The Macintosh is, and has been for many years, the easiest system for novice users to learn to use quickly. Part of that is due to Apple's legendary Human Interface Guidelines; paired with the tools and frameworks freely available, it is far easier for developers to comply with the Guidelines than to invent their own interface. The current generation of systems, Mac OS X, is based on industry-standard, highly-reliable core components (BSD Unix, the Mach microkernel, etc.) which underpin an extremely consistent yet powerful interface. A vast improvement over famously troubled earlier versions of the system, this has been proven in the field to be proof against most "grandmas".

A slight fugue here; I am active in the Singapore Linux Meetup Group. At our July meeting, there was an animated discussion concerning the upcoming annual Software Freedom Day events. The question before the group was how to organize a local event that would advance the event's purpose: promoting the use of free and open source software for both applications and systems. What I understood the consensus to be basically worked out as "let's show people all the cool stuff they can do, and especially let's show them how they can use free software, especially applications, to do all the stuff they do right now with Windows." The standard example is someone browsing the Web with Firefox instead of Internet Explorer; once he's happy with replacement apps running under Windows, it's easier to move to a non-Windows system (e.g., Linux) with the same apps and interface. That strategy has worked well, particularly in the last couple of years (look at Firefox itself and especially Ubuntu Linux as examples). The one fly in the ointment is that other parts of the system don't always feel the same. (Try watching a novice user set up a Winprinter or wireless networking on a laptop.) The system is free ("as in speech" and "as in beer") but it is most definitely not free in terms of the time needed to get things working sometimes... and that cannot always be predicted reliably.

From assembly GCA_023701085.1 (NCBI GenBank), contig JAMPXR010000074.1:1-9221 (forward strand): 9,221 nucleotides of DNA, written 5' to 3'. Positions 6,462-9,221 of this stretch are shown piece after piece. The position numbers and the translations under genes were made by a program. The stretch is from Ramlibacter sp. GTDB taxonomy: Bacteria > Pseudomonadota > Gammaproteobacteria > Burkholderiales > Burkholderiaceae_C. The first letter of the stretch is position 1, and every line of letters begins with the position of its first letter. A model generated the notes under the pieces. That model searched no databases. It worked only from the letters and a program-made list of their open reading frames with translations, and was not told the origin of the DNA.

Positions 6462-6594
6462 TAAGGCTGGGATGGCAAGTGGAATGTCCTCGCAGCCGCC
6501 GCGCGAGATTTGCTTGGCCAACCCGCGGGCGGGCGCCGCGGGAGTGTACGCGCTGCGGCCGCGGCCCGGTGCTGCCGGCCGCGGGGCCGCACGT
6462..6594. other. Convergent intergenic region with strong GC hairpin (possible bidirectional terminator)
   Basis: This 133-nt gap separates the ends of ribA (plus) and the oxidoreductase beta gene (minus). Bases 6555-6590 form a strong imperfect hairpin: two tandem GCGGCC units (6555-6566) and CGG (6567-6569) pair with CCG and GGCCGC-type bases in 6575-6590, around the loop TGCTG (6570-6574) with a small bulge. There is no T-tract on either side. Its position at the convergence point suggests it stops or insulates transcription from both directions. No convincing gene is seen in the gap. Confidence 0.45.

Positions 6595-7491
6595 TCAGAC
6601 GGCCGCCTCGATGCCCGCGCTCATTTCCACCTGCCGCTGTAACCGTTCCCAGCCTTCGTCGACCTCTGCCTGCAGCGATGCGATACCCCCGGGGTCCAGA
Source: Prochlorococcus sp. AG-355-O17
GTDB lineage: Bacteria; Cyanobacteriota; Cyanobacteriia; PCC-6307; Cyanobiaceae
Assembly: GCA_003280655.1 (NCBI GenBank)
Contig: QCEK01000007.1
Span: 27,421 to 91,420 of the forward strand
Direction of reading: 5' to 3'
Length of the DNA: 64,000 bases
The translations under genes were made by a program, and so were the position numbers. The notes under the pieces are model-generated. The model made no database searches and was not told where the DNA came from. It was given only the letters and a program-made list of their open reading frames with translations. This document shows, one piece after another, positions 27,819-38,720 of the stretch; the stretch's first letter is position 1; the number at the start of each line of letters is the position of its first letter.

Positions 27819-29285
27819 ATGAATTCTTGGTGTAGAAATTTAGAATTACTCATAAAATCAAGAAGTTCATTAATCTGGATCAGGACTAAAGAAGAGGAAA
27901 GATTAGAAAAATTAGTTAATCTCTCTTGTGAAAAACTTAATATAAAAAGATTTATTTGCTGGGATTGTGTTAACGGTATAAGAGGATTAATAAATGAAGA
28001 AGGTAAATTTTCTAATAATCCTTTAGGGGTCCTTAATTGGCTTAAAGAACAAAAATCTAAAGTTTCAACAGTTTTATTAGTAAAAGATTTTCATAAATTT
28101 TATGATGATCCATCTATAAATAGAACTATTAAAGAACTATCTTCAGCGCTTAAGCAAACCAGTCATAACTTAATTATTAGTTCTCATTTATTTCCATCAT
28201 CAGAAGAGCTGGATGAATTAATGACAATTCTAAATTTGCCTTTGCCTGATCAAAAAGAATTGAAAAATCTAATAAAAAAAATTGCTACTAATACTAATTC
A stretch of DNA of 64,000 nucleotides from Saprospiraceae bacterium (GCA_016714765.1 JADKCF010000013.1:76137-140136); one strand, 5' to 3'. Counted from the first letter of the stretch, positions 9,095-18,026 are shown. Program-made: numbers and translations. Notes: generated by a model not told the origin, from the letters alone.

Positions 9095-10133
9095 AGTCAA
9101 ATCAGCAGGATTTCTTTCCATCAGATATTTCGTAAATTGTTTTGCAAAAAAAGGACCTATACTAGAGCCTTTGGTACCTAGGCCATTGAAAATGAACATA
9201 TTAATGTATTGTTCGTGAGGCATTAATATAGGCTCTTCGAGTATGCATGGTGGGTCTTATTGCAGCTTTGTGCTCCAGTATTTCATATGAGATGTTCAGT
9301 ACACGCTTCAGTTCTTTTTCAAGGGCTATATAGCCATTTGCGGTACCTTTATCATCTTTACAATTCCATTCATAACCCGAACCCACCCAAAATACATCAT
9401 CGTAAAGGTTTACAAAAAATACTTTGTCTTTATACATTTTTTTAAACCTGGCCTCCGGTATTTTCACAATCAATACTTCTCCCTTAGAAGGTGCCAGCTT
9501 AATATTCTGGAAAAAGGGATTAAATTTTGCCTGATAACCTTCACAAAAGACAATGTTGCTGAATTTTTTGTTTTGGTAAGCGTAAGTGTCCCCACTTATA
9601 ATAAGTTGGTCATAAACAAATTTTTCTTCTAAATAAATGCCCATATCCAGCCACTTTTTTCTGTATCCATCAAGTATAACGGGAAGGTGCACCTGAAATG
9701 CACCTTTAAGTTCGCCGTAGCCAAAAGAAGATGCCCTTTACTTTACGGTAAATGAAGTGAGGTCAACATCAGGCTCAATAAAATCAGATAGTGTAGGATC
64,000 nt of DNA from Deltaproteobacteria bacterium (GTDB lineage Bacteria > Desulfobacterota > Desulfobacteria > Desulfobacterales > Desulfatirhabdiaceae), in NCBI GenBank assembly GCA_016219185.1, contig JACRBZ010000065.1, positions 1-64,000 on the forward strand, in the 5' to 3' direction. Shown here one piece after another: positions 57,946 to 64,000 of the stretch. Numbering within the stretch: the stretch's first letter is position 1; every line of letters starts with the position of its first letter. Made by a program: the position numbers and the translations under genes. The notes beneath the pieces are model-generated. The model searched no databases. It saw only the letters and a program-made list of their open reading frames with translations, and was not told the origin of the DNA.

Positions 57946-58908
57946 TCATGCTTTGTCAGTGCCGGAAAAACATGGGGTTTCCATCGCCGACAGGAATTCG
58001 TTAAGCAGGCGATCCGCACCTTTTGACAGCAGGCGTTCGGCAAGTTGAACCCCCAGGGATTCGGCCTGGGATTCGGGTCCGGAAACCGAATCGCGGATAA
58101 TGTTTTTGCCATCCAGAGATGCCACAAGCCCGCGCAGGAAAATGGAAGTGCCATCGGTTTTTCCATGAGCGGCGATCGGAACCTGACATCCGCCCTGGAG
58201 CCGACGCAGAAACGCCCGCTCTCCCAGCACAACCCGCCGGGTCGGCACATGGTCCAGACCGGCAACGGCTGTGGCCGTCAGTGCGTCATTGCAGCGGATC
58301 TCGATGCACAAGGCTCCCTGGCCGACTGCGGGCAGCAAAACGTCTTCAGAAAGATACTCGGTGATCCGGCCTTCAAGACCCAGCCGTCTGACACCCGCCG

The Mac, by comparison, is free in neither sense, even though the system software is based on open-source software, and many open-source applications (Firefox, the Apache Web server) run just fine. Apache, for instance, is already installed on every current Mac when you first start it up. But many of the truly "Mac-like" apps — games, the IRC program I use, a nifty note organizer, and so on) are either shareware or full commercial applications (like Adobe Photoshop CS3 or Microsoft Word:mac). You pay money for them, and you (usually) don't get the source code or the same rights that you do under licenses like the GNU GPL.

But you get something else, by and large: a piece of software that is far more likely to "just work" in an expectable, explorable fashion. Useful, interesting features, not always just more bloat to put a few more bullet items on the marketing slides. And that gives you a different kind of freedom, one summed up by an IT-support joke at a company I used to work for, more than ten years ago.

Q: What's the difference between a Windows usee and a Mac user?
A: The Windows usee talks about everything he had to do to get his work done. The Mac user...shows you all the great work she got done.
That freedom may be neither economic or ideological. But, especially for those who feel that the "Open Source v. Free Software" dispute sounds like a less entertaining Miller Lite "Tastes Great/Less Filling" schtick, for those who realize that the hour they spend fixing a problem will never be lived again, this offers a different kind of freedom: the freedom to use the computer as an appliance for interesting, intellectually stimulating activity.

And having the freedom to choose between the other, seemingly competing freedoms... is the greatest of these.